Who’s saying that?
Well, I don’t want to get into personalities but let me just say that it’s important that individuals who are speaking for the city, remember that; uh, I went through a complete review today; we have settled almost every single slide case that has been brought in the city of San Diego and the most important thing is to make sure we have insurance coverage. And when individuals make comments that might interfere with that that actually compromises the city’s legal position. I have retained expert insurance legal counsel. We have gone back and are doing a very careful legal analysis of all the legal elements that are in play here in terms of any potential causes of action for dangerous conditions or for inverse condemnation and we need to make sure that the statements being made are either not made at all or are consistent with the city’s best legal position.
OK, I think I’m going to leave it there Mike because I could spend the rest of the afternoon telling you how actually opposed I am to what you just said. But I’m just going to leave it. Because it just needs to be discussed, and maybe this discussion itself is too open from the standpoint of my concern that those statements and others you have made like them are going to make settlement necessary and are going to subsidize these homeowners’ loss through the taxpayer base of the rest of the community of the city of San Diego because when you talk settlement, you’re not talking about insurance that’s free. You’re talking about insurance that we the taxpayers pay for.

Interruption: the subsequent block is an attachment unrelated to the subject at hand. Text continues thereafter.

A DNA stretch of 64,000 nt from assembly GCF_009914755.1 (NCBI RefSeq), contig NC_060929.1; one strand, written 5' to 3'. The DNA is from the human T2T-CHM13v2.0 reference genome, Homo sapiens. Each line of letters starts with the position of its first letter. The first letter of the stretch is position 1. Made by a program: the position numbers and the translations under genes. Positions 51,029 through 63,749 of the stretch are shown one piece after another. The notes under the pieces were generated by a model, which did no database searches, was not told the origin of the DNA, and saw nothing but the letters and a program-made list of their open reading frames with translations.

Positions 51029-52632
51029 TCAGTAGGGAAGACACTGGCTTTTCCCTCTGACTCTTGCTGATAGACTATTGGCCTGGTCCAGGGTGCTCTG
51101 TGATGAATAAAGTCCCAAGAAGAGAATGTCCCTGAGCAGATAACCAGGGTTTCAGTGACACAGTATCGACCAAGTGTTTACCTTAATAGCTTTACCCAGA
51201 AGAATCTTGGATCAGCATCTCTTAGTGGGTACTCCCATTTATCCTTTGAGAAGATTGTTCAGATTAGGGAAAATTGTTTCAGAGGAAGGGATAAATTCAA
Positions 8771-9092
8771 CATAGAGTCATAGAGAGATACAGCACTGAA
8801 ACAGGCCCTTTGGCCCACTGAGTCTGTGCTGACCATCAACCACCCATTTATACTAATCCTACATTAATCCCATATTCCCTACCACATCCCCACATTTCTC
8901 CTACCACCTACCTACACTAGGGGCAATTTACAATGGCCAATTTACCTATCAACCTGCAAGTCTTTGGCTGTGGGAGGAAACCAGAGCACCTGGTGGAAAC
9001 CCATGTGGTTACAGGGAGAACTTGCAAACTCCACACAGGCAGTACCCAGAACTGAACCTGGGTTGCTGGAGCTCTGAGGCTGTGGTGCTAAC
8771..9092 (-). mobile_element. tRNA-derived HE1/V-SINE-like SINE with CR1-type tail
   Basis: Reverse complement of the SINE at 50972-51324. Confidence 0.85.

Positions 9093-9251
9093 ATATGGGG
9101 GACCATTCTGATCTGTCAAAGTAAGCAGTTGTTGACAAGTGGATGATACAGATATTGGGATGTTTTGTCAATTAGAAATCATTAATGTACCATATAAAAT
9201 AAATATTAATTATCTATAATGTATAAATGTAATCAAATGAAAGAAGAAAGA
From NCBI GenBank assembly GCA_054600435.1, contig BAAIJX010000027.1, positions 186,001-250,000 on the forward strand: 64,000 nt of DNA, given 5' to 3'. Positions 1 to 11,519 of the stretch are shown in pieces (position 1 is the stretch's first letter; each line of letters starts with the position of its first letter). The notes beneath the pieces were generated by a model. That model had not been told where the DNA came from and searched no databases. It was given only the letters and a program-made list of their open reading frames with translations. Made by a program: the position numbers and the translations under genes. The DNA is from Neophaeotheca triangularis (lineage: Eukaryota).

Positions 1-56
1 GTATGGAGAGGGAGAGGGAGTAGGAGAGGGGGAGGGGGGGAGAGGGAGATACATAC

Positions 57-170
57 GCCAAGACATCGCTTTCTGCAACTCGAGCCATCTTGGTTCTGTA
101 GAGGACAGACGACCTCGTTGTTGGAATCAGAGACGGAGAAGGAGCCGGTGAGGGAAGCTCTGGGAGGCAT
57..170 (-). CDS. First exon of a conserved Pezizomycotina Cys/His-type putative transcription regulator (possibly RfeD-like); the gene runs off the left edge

I think what you want to be careful of though is that if you have potential exposure, that you don’t do something that negates your insurance coverage. And as I said to you before, we’ve handled numerous slide cases in the city of San Diego and all of them have been settled and the most important thing is to make sure we have the resources to deal with the problem. I will say this: If you live in the city of San Diego and your house is impacted in the way that occurred here where there’s obviously going to be roads that have to be repaired, houses that are going to have to be repaired, money is going to have to be secured from the federal government for emergency purposes and the rest of it, I think that our primary focus has to be to make sure we have the resources to do the reconstruction. You’re not going to leave all these houses abandoned on the side of the road and I think the most important thing is we address this in the most mature way possible recognizing what our legal interests are. I will tell you that what I’m telling you and what I’m doing is going to be the least expensive for the taxpayers and if people go out and try to pretend that facts are other than they are, that will be the most expensive. …

So Aguirre is accusing city officials of trying to lie to residents about water leaks that were occurring in the area and he’s promising that if you were affected in the landslide, your house is not going to be abandoned.